Havlicek at TD Garden on April 13, 2016 in Boston, Massachusetts.
Photo: Mike Lawrie/Getty Images
Photo: Mike Lawrie/Getty Images

Ohio State legend passes away

Ohio State lost a Hall of Famer on Thursday with the passing of John Havlicek at the age of 79. 

A member of Ohio State’s only basketball national champion in 1960, Havlicek played in three Final Fours and was a two-time All-Big Ten pick. 

The Martins Ferry, Ohio, native made the All-America first team as a senior and went on to a decorated career for the Boston Celtics, where he was best known as the sixth man for one of the preeminent dynasties in league history. 

The 6-foot-5 forward won eight NBA championships and scored 26,395 points for the Celtics, making the All-NBA team four times and being named MVP of the 1974 Finals. 

The Celtics released a statement after news of his passing broke:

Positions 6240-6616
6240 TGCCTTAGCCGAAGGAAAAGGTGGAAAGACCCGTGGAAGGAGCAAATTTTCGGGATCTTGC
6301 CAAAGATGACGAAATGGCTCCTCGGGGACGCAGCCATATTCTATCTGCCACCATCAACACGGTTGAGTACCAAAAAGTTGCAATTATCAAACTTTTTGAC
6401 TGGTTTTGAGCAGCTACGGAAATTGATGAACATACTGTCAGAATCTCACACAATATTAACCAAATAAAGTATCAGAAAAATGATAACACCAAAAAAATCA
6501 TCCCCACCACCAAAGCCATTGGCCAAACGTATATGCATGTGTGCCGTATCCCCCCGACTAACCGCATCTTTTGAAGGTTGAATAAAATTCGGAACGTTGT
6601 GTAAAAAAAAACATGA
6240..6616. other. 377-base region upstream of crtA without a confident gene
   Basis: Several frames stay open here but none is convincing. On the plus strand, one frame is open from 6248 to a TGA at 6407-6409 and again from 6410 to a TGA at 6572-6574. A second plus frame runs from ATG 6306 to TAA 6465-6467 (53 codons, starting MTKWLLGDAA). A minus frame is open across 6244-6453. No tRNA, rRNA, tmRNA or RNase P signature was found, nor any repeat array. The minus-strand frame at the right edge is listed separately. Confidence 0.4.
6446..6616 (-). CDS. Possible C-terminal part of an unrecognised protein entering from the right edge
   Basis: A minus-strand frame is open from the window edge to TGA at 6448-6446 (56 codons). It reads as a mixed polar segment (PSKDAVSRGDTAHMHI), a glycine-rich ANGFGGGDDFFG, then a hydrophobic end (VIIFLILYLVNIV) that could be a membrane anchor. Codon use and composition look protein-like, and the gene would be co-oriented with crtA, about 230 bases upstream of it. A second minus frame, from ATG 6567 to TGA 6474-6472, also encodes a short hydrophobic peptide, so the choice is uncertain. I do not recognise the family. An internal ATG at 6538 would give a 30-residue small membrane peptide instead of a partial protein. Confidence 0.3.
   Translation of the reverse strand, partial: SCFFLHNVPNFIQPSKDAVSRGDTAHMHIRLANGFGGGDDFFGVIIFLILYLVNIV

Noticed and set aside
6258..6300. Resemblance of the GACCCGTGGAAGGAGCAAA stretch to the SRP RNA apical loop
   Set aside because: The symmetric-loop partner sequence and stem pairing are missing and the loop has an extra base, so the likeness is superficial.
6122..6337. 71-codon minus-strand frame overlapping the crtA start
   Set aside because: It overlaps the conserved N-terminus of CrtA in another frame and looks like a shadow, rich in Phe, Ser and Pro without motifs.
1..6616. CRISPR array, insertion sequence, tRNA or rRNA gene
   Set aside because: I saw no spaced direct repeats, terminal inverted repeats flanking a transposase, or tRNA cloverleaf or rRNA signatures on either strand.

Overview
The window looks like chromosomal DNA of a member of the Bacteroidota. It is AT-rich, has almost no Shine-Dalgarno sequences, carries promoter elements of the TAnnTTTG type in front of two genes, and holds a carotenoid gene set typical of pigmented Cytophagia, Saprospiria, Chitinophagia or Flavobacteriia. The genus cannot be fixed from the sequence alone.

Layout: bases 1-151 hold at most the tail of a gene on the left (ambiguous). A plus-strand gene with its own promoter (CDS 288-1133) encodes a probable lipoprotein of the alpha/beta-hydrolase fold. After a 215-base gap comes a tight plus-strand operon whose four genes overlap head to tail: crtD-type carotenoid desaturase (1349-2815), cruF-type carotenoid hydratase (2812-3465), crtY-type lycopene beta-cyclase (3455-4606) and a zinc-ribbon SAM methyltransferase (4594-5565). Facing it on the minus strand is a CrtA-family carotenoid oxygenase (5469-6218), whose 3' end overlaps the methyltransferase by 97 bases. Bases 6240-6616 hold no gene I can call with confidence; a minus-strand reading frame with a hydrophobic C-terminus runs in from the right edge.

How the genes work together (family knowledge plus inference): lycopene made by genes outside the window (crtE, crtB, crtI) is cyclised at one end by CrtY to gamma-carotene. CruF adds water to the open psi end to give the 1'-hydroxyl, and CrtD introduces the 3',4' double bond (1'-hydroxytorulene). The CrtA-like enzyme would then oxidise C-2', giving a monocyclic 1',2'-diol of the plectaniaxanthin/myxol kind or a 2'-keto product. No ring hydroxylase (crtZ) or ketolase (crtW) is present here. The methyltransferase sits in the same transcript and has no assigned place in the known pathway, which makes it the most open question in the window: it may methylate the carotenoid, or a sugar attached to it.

John Havlicek is one of the most accomplished players in Boston Celtics history, and the face of many of the franchise’s signature moments.

He was a great champion both on the court and in the community, winning 8 NBA championships and an NBA Finals MVP, while holding Celtics career records for points scored and games played. Named one of the 50 Greatest Players in NBA History, he is enshrined in the Basketball Hall of Fame and his retired #17 hangs in the Garden rafters. His defining traits as a player were his relentless hustle and wholehearted commitment to team over self.

He was extraordinarily thoughtful and generous, both on a personal level and for those in need, as illustrated by his commitment to raising money for The Genesis Foundation for Children for over three decades through his fishing tournament. John was kind and considerate, humble and gracious. He was a champion in every sense, and as we join his family, friends, and fans in mourning his loss, we are thankful for all the joy and inspiration he brought to us.

Havlicek is a member of the Naismith Basketball Hall of Fame and the NBA’s 50th Anniversary team as well as the Ohio State Varsity ‘O’ Hall of Fame. 

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